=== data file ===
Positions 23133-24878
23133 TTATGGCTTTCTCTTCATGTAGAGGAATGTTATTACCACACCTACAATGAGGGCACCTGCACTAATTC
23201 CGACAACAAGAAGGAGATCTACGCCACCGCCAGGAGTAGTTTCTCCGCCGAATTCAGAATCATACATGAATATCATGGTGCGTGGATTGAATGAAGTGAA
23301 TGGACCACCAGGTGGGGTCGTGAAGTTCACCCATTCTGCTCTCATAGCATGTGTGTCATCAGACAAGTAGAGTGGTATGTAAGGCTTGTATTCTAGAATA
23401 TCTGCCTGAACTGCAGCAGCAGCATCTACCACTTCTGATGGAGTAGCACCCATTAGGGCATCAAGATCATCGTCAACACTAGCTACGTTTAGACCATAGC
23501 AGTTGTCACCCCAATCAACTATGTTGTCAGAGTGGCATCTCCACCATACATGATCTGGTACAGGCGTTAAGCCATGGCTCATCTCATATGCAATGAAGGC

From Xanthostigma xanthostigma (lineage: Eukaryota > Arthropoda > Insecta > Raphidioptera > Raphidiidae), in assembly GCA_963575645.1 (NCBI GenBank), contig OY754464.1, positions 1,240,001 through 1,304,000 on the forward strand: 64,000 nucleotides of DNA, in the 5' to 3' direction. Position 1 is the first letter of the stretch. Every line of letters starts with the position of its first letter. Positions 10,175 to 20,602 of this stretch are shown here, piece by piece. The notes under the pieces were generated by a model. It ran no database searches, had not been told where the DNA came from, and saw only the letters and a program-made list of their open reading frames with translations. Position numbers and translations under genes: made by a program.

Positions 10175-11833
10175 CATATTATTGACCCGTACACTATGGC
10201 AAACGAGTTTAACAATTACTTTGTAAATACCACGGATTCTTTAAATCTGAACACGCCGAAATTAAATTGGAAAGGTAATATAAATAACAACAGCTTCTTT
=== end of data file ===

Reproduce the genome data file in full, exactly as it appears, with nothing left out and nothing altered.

Positions 23133-24878
23133 TTATGGCTTTCTCTTCATGTAGAGGAATGTTATTACCACACCTACAATGAGGGCACCTGCACTAATTC
23201 CGACAACAAGAAGGAGATCTACGCCACCGCCAGGAGTAGTTTCTCCGCCGAATTCAGAATCATACATGAATATCATGGTGCGTGGATTGAATGAAGTGAA
23301 TGGACCACCAGGTGGGGTCGTGAAGTTCACCCATTCTGCTCTCATAGCATGTGTGTCATCAGACAAGTAGAGTGGTATGTAAGGCTTGTATTCTAGAATA
23401 TCTGCCTGAACTGCAGCAGCAGCATCTACCACTTCTGATGGAGTAGCACCCATTAGGGCATCAAGATCATCGTCAACACTAGCTACGTTTAGACCATAGC
23501 AGTTGTCACCCCAATCAACTATGTTGTCAGAGTGGCATCTCCACCATACATGATCTGGTACAGGCGTTAAGCCATGGCTCATCTCATATGCAATGAAGGC

From Xanthostigma xanthostigma (lineage: Eukaryota > Arthropoda > Insecta > Raphidioptera > Raphidiidae), in assembly GCA_963575645.1 (NCBI GenBank), contig OY754464.1, positions 1,240,001 through 1,304,000 on the forward strand: 64,000 nucleotides of DNA, in the 5' to 3' direction. Position 1 is the first letter of the stretch. Every line of letters starts with the position of its first letter. Positions 10,175 to 20,602 of this stretch are shown here, piece by piece. The notes under the pieces were generated by a model. It ran no database searches, had not been told where the DNA came from, and saw only the letters and a program-made list of their open reading frames with translations. Position numbers and translations under genes: made by a program.

Positions 10175-11833
10175 CATATTATTGACCCGTACACTATGGC
10201 AAACGAGTTTAACAATTACTTTGTAAATACCACGGATTCTTTAAATCTGAACACGCCGAAATTAAATTGGAAAGGTAATATAAATAACAACAGCTTCTTT